Live Review: Interpol [Leeds Beckett University Students Union] February 15, 2015

Interpol were one of the most stand out bands of the last decade and even now they’re at the top of their class. That’s why, when they’re touring, you have […]

Interpol were one of the most stand out bands of the last decade and even now they’re at the top of their class. That’s why, when they’re touring, you have to be there.

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A little mention has to be given to the excellent support act, Slaves. They’ve been cropping up more and more on the music scene and people, bands and publications are all talking about them. It’s easy to see why.

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The two-piece from Kent perform some real, balls to the wall old school punk in a modern way. They’ve got the lyrical attitude of The Damned and the simplicity of Black Flag rolled into one. It’d be great to see punk make a comeback and Slaves could lead the charge.

But Interpol led the charge that was the post-punk revival, and what they did really stuck. That’s why they’re selling out venues 13 years on from the release of ‘Turn On The Bright Lights’.

Even now, they’re releasing mind-blowing stuff like ‘All The Rage Back Home’. With ‘El Pintor’ being their newest album, you know there’s going to be a lot of tracks from this record being played live. You don’t mind because it’s all true to the Interpol vibe that has been going throughout their career.

That said, hearing classic tracks like ‘NYC’, ‘C’Mere’ and ‘Slow Hands’ is still exciting. Interestingly, they started with ‘Say Hello To The Angels’ in place of a track that’s had more airplay like ‘PDA’ and they ended with ‘Stella Was a Diver And She Was Always Down’, where you were kind of expecting to hear ‘Obstacle 1’.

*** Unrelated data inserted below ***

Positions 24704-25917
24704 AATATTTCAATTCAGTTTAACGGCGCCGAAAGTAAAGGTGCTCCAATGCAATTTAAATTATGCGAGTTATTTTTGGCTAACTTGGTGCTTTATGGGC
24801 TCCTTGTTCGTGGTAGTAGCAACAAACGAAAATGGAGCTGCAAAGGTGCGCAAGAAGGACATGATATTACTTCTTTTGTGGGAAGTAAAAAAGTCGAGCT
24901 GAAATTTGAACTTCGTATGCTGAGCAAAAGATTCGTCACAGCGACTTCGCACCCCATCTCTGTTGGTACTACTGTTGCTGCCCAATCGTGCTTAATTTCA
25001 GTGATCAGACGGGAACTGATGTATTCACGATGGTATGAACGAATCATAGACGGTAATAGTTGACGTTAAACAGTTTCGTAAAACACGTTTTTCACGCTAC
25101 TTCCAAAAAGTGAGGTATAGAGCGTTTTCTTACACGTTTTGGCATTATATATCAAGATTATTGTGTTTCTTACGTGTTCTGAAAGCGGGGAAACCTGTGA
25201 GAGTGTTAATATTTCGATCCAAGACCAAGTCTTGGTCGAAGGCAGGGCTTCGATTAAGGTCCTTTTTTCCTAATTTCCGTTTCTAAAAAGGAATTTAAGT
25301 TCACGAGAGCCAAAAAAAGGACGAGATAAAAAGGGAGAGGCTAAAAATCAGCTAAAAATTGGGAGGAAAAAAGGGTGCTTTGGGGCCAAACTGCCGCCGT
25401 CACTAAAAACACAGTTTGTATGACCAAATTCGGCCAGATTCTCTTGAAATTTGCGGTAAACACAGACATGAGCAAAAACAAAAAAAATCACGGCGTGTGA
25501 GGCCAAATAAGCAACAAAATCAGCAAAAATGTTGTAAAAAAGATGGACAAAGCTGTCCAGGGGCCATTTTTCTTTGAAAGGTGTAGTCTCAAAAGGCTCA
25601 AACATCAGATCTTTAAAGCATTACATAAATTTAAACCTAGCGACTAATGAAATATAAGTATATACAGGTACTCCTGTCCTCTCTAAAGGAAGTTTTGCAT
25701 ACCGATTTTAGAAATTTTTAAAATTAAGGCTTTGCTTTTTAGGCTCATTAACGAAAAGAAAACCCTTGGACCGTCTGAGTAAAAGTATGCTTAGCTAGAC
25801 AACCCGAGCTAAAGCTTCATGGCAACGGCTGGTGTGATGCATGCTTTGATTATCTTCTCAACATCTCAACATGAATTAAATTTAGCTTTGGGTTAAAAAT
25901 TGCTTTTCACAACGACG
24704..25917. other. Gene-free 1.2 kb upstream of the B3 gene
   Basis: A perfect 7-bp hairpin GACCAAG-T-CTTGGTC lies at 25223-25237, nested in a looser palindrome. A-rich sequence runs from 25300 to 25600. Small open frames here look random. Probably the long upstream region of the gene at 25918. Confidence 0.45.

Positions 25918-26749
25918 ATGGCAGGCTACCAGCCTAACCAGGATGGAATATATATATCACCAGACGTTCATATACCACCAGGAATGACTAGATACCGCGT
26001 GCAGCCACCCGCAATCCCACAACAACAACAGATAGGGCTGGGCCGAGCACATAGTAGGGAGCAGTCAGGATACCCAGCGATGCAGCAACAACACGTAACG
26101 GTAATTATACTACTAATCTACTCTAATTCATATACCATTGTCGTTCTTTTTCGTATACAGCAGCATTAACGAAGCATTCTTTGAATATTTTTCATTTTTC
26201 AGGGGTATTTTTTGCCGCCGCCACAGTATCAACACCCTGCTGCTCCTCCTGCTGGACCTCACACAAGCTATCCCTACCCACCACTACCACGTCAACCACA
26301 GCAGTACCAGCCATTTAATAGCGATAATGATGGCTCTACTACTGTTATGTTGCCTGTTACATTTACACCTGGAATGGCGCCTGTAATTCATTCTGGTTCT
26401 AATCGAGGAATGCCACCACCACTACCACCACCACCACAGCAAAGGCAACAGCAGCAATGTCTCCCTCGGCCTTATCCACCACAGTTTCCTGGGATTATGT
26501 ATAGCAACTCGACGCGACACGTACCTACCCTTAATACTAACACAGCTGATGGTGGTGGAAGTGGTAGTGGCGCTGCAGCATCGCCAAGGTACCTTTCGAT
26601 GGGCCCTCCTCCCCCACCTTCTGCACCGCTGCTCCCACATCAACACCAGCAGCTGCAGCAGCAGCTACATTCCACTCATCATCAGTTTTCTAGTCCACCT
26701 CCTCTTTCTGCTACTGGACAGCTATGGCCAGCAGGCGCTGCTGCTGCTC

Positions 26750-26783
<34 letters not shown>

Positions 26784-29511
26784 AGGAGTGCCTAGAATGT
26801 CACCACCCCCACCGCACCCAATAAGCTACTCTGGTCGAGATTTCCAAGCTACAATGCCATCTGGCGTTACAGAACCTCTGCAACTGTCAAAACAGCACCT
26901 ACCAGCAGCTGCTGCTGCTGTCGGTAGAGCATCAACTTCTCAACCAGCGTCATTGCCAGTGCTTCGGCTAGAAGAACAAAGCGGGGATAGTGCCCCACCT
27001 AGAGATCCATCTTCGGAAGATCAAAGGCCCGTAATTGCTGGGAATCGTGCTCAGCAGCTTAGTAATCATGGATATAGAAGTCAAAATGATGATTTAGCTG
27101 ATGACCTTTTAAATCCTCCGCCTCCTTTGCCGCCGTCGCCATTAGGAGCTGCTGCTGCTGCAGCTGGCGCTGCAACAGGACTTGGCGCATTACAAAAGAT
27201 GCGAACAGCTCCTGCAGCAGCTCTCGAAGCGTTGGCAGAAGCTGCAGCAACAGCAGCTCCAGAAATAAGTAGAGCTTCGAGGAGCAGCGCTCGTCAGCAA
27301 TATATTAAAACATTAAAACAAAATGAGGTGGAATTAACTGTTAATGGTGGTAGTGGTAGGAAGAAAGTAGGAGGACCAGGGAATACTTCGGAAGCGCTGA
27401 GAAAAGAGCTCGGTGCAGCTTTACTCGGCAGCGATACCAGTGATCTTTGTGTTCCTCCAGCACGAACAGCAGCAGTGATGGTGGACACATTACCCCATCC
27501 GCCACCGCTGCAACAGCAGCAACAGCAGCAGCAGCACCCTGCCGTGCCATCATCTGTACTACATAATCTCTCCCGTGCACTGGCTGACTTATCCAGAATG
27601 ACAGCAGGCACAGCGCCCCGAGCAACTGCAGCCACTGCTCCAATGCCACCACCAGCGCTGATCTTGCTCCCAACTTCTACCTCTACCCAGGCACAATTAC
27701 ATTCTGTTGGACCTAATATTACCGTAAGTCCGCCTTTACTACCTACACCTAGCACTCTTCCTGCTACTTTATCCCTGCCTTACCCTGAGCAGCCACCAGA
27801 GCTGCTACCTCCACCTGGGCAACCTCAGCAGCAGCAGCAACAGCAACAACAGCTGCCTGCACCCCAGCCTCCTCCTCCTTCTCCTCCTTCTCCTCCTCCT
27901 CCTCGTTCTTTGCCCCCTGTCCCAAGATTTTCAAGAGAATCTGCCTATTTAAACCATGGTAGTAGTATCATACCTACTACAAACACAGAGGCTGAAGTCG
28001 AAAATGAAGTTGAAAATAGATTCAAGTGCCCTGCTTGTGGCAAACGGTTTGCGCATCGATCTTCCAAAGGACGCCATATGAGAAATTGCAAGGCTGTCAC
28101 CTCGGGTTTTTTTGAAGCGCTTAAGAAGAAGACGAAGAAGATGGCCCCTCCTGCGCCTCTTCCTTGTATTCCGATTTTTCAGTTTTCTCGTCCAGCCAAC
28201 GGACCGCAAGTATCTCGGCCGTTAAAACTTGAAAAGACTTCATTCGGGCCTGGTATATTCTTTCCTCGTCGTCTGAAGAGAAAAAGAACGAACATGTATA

It’s in that moment when you sort of realise that those tracks haven’t had as much attention as they perhaps deserve and Interpol gigs are almost like their retribution. That’s Interpol though, they can chuck curve balls at you and you just think “yeah, this is the way it should be.”

Any downsides to this gig? The venue. Leeds Beckett SU has housed many great gigs and been ideal for those but it was just too small for a band like Interpol. When a band with that much pull comes to Leeds, they’re better off somewhere like O2 Academy.

What happens in this case, though, is that people are crammed into the room with the stage. There is no space to dance and you face that situation where if the person in front is the same height or taller then you have no view of the stage. Some people just hang outside the room and watch the gig through the doors.

But it still stands; seeing Interpol live is a treat and the same goes for Slaves.

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Danielle Barge

About Danielle Barge

Danielle is the editor of York's local arts and culture webzine Arts York